A 2020 Catalyst report delivers compelling motivation for business leaders to work harder to reach more diverse customers: 

  • People of color hold a growing share of buying power in the American economy
  • Consumer spending by women worldwide reached an estimated US$31.8 Trillion in 2019
  • Buying power of the global LGBT population rose to about US$3.6 Trillion 

I see encouraging examples of multiculturalism, with more people of color, women and other minority groups turning up in mass advertising campaigns. Moving away from the one-size-fits-all approach is to be applauded. However, it only scratches the surface. In fact, it’s almost certainly just skin deep in a lot of instances. 

 

Companies with the most potential for success need to be authentically diverse. Their actions should go beyond making their ads and marketing materials resonate with their customers. McKinsey analysis from 2020 affirms the strong business case for gender, ethnic and cultural inclusion and diversity, especially in executive teams: “The most diverse companies are now more likely than ever to outperform less diverse peers on profitability.

 

As a PR professional, I know from my work with clients that employees with unique differences can enrich a brand identity. I see how crucial diverse leadership and workforce are to companies looking to grow their reputation and connect with customers of diverse racial, ethnic, socioeconomic and cultural backgrounds.

 

Employees who represent a company’s brand should mirror society. Businesses have the opportunity to expand their group of trained spokespeople to include employees of different ethnicities, age and gender. Ensuring those staff members who are public facing—in media, video and podcast interviews, as authors of articles and speakers at conferences and virtual events—represent all of the customers they’re selling to. Representation matters. After all, we’re more likely to buy products from people who look and sound like us.

 

Training subject-matter experts to represent the company as spokespeople is critical, too. Not everyone has natural communications skills, but they can learn to deliver corporate messaging and position their company in a consistent and engaging way. Developing and honing these professional skills can be done with expert media and speaker coaching. Companies can further their employees’ development as public speakers through organizations like Toastmasters. They can maximize their internal experts’ efficiency and impact by having a professional writer interview and ghost-write contributed articles for them for placement in industry publications. The return on this investment will be realized through exposure to potential new customers.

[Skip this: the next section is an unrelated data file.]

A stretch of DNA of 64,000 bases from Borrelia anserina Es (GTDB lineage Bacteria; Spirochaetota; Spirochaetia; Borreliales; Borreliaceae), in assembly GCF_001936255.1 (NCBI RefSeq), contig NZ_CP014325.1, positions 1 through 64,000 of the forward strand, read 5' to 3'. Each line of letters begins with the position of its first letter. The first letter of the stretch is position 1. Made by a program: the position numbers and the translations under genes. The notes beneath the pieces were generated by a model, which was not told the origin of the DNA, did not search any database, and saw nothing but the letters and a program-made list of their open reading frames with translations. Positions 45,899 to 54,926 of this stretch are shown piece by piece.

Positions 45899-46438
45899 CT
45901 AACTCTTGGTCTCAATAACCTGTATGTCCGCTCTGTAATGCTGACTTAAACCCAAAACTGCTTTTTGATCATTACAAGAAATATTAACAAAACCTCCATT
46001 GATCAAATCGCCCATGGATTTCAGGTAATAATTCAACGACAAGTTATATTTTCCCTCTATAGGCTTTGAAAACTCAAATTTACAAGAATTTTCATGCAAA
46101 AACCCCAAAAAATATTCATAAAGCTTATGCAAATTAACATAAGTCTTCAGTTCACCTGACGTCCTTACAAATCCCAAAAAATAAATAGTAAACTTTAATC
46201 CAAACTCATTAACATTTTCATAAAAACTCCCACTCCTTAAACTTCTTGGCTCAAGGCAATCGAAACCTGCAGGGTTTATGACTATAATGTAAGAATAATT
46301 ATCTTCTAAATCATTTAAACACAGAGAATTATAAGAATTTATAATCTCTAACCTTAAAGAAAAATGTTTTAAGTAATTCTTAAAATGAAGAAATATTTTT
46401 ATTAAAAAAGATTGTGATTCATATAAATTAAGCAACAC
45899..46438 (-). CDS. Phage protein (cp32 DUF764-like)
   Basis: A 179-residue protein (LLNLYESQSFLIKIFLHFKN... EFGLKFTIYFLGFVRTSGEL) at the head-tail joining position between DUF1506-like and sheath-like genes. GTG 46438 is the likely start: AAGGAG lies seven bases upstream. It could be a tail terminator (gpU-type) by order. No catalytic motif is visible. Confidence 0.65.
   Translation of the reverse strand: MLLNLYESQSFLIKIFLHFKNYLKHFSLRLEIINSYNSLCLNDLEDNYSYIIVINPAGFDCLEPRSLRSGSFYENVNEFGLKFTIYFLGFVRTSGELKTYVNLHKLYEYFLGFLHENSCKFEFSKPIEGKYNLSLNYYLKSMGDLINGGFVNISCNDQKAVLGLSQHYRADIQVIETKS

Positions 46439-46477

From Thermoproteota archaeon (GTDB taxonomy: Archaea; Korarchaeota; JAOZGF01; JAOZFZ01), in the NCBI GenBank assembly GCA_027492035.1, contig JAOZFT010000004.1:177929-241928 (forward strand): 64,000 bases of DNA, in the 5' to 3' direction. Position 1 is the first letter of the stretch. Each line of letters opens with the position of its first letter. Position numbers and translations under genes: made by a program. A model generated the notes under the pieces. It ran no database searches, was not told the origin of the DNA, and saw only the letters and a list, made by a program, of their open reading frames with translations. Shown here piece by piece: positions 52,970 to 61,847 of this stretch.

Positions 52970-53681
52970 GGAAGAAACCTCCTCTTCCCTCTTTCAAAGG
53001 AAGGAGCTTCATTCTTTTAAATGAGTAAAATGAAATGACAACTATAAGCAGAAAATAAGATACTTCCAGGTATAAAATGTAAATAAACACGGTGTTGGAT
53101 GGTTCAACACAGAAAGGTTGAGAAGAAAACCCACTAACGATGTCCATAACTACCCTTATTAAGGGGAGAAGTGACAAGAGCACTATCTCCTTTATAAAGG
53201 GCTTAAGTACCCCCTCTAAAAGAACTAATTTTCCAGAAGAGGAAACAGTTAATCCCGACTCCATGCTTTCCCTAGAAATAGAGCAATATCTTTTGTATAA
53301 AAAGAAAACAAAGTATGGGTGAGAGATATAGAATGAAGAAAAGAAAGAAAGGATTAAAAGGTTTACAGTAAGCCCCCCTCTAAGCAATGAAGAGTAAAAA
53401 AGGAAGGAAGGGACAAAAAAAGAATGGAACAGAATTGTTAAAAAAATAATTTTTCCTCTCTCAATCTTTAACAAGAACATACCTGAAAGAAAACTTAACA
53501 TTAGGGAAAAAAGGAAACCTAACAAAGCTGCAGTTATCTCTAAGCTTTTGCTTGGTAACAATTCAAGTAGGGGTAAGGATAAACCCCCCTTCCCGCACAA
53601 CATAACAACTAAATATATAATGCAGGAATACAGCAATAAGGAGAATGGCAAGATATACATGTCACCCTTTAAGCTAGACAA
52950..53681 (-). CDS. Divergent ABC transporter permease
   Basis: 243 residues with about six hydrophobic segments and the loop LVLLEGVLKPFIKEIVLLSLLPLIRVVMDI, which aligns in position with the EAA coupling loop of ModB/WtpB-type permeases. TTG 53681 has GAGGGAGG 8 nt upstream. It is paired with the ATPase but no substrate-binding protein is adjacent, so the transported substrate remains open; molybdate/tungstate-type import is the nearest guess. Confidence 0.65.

I appreciate not everyone has the confidence of Amanda Gorman when it comes to public speaking, but these are communications skills we can learn. The extraordinary performance of America’s first Youth Poet Laureate at the 2021 U.S. Presidential Inauguration was uplifting. This diverse young woman of the next generation is inspiring others to fulfill their potential. Our workforce and business leaders of the future can become competent brand ambassadors for their company given the opportunity.

 

Many well-known brands are setting examples all businesses can learn from. Diversity Journal recently highlighted 53 black executives who are contributing their talents to organizations across all industries from technology to pharmaceutical and financial to consumer goods. One of the winners of the first Diversity Journal Black Leaders Worth Watching award is Candice Blacknall, a young African American female entrepreneur. As CEO of GABA, Candice understands the importance of using the media and social platforms to create her brand to build trust in her company, which uses machine learning technology and precise “cognitive thumbprints” of individual medical students to link them with ideal educational resources and personalized career development. Juggling day-to-day operations and raising capital, Candice is also bringing significant public visibility to her startup as an author of contributed articles and as an expert in her field interviewed by reporters for feature stories.

 

Not only does representation matter to consumers, it matters to potential employees, as well. The next generation of workers have a choice of employers. If they see a diversity of people representing a company publicly, that will inform their career decisionsjust as it does the decisions of people considering what products to buy.

 


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Vivian K
elly is founder and CEO of Interprose.
With roots deeply embedded in B2B technology and telecoms PR, she has been caring for and shaping brand reputations for industry giants and innovative startups for 30 years. Business leaders trust her to keep them top of mind and current with the latest best practices in PR, social media and content creation for engaging and influencing target audiences. In addition to her wide ranging communications expertise, Vivian has worked with numerous companies to prepare for, avoid and survive a crisis – hel
ping transform negative opinions in the press and social media into positive reviews. 

Vivian was named by Diversity Journal among the 67 winners of the 2020 Women Worth Watching® in Leadership Award.


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